<resourcebundle name="org.mymodule.www.workplace"/>
		<layout element="Description" widget="org.opencms.widgets.CmsHtmlWidget" 

The Core User Interface Widgets for the 7th version of OpenCMS are: CalendarWidget, CategoryWidget, CheckboxWidget, ColorpickerWidget, ComboWidget, DisplayWidget, DownloadGalleryWidget, GroupWidget, HtmlGalleryWidget, HtmlWidget, HttpUploadWidget, ImageGalleryWidget, InputWidget, InputWidgetPlaintext, LinkGalleryWidget, LocalizationWidget, MultiSelectWidget, SelectWidget, TableGalleryWidget, TextareaWidget, TextareaWidgetPlaintext, UserWidget, VfsFileWidget.

Also included are OrgUnitWidget, PasswordWidget, PrincipalWidget and RadioSelectWidget, but they are not enabled by default. To enable them, edit the file "WEB-INF/config/opencms-vfs.xml" and insert the following code at the <widgets> section:

	<widget class="org.opencms.widgets.CmsRadioSelectorWidget" alias="RadioSelectWidget"/>
	<widget class="org.opencms.widgets.CmsPasswordWidget" alias="PasswordWidget"/>
	<widget class="org.opencms.widgets.CmsPrincipalWidget" alias="PrincipalWidget"/>
	<widget class="org.opencms.widgets.CmsOrgUnitWidget" alias="OrgUnitWidget"/>

Step 3 – Update opencms-modules.xml and defining interface labels

A. Find the spot for making changes

Locate the opencms-modules.xml configuration file in the operating system file system and edit it using your favourite XML editor.

The opencms-modules.xml file is located at
<Tomcat installation folder>/webapps/opencms/WEB-INF/config/

In the opencms-modules.xml, locate the element defining your newly created module. Usually, this definition will be the last one in the file. The “
” element of the module definition will be the name you gave the module in the interface (ro.grapefruit.demotype in our example) so it should be easy to find it.

Here is the place where you will have to add some new elements describing the content type and instructing the interface how to use it.

The image below highlights the definition for ro.grapefruit.demotype module where the changes will be made.

Figure 8 - New module definition in opencms-modules.xml

B. Add resource and Explorer type definitions

The easiest and safest way to add this new element is to copy it from an existing module and modify it to suit your needs.

An example dedicated to this purpose is the TemplateOne module supplied with the system. Search for “org.opencms.frontend.templateone.xmlcontentdemo” module and check the
elements (highlighted in the image below).

Figure 9 - TemplateOne module with resource types and explorer types definitions in opencms-modules.xml configuration file

Copy one type definition for each of them and insert them in your module definition, then update the required informations.

definition, change the name attribute to the name of the type you are defining, change the id attribute to one unique across the entire OpenCMS system (starting from 100 should give you a safe choice, but check it out in
, and
) and update the path to the XSD file where you described the content structure in the param element named “
”. For the
, change the name attribute to reflect your content type, give the key attribute a corresponding value, select which icon file should be used (from the ones in the “filetypes” folder we added as a resource). Also, in the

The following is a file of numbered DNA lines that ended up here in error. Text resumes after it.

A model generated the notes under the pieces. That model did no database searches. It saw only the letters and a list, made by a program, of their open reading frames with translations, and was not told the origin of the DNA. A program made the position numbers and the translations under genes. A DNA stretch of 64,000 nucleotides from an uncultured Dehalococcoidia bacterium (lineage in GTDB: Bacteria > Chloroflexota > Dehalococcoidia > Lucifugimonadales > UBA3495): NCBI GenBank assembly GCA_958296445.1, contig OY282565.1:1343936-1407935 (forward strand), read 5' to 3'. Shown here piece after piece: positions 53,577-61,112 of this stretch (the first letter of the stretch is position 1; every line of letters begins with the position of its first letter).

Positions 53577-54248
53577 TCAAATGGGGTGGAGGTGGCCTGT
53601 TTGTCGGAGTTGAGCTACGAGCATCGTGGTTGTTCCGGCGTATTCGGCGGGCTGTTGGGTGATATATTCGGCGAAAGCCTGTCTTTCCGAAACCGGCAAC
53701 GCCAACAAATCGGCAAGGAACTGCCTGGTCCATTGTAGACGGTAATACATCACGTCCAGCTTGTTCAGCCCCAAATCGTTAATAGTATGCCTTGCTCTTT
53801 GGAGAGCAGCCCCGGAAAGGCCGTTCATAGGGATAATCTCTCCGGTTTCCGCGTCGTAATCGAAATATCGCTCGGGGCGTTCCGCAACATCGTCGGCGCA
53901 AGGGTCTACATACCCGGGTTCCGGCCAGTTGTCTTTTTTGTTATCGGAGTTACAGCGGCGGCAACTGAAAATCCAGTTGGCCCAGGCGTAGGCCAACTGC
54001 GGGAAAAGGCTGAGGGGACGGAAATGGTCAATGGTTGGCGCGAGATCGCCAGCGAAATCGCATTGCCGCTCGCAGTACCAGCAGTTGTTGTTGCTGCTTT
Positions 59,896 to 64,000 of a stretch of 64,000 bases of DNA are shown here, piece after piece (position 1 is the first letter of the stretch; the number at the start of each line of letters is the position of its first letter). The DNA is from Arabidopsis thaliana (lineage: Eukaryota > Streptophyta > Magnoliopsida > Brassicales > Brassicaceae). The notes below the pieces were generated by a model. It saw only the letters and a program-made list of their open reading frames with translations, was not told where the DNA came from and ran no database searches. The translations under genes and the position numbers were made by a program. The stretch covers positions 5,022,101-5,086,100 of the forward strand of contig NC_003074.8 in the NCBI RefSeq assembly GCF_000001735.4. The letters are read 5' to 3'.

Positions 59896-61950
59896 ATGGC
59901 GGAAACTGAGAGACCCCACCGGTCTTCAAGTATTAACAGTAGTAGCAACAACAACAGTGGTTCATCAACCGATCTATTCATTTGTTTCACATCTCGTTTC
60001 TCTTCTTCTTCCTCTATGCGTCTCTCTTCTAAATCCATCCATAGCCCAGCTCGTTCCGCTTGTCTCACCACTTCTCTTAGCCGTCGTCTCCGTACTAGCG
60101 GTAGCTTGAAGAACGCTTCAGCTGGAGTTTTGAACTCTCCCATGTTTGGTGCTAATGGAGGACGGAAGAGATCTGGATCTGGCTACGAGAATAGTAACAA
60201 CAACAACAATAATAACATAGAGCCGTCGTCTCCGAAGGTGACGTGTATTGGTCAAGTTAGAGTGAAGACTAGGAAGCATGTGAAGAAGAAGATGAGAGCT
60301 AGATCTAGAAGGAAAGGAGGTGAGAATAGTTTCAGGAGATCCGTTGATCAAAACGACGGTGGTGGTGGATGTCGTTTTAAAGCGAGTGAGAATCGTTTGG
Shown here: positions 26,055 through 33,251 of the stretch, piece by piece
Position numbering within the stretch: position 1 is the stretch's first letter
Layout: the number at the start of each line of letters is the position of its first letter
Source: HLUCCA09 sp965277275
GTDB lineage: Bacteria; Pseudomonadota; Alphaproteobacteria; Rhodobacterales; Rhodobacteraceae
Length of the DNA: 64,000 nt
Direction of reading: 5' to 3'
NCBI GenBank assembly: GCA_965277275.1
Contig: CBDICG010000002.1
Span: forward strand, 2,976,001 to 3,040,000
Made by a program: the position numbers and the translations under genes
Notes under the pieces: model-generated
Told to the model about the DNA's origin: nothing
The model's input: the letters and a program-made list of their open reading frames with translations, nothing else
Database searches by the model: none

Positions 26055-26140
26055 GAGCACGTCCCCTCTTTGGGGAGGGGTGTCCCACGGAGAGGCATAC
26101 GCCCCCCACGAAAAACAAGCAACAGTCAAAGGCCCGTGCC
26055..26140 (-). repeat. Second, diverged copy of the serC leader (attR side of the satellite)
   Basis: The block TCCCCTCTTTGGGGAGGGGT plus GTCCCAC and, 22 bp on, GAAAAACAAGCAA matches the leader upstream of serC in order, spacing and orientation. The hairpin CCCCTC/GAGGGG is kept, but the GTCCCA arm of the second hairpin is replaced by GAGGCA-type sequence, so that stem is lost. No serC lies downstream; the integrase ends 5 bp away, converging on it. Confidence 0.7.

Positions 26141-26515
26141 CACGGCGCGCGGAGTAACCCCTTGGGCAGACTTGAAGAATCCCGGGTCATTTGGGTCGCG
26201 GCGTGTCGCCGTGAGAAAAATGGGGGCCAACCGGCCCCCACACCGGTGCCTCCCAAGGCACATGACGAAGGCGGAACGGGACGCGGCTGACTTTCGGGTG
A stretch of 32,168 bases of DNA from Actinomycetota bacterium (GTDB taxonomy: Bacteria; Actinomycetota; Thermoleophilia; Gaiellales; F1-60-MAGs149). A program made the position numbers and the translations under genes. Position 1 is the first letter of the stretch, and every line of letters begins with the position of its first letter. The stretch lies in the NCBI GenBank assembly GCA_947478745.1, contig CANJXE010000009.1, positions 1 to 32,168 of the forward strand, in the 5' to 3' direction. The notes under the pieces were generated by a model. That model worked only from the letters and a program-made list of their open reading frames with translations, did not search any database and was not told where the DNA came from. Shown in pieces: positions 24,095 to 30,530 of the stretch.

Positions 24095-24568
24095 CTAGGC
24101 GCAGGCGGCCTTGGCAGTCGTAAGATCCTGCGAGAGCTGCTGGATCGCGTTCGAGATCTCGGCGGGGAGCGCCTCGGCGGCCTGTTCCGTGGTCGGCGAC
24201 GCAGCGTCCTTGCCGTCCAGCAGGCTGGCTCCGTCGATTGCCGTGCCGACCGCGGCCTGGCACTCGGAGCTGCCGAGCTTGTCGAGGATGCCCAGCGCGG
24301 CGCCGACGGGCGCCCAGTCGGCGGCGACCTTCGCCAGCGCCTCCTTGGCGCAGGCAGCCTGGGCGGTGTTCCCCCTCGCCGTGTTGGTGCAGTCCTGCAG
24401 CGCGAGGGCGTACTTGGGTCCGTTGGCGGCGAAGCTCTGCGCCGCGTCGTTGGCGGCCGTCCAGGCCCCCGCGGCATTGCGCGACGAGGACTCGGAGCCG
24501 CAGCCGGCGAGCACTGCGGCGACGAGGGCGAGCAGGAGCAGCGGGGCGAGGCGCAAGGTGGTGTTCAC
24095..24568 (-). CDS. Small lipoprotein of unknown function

element under
, change the name of the type in the
attribute and change the
attribute to the id selected for the resource type. The
element establishes who has access to the new type of content (default, as in our example, is everybody, i.e. all predefined groups.

The final result should look like this:

Figure 10 - resourcetype and explorertype definitions in opencms-modules.xml

Associating a JSP template with the structured content

You may associate a JSP template with the newly created structured content by adding it to the properties section of the type element above the param tag.

Following our example, our JSP template is located in the folder: /system/modules/ro.grapefruit.demotype/templates/demotemplate.jsp

and will be associated with the structured content by adding the properties section:

	<type ...>
				<value type="shared"><![CDATA[/system/modules/ro.grapefruit.demotype/templates/demotemplate.jsp]]></value>
		<param name="schema">...</param>

As soon as you create a new document with the above defined structured content type, the associated JSP template will be used to render the content. Editors can also change the associated template by modifying the property template-elements using the properties editor within the workplace.

For OpenCMS 7.0.4, you cannot associate JSP template by editing system-modules.xml. Instead, you can only edit 'template-elements' property of either the new XML file you create or the parent folder of the new XML file. In this example, you set 'template-elements' to /system/modules/ro.grapefruit.demotype/templates/demotemplate.jsp. Please note it is 'template-elements' property, not 'template'.

PS, I don't know why and I am not sure if I am correct, the JSP template (/system/modules/ro.grapefruit.demotype/templates/demotemplate.jsp) can not be derived from the other JSP template.

C. Define interface labels in file

The last thing to do is to define how will this content type be named when listed in the Workplace interface and, if needed, how will the fields be named in the form automatigally generated for management of this content.

All this information is held in a resource file (hash table) named “” (of type text) which should be placed in the “classes” folder, under the latest subfolder of the structure defined in Step 1.

In our case, this file will be located in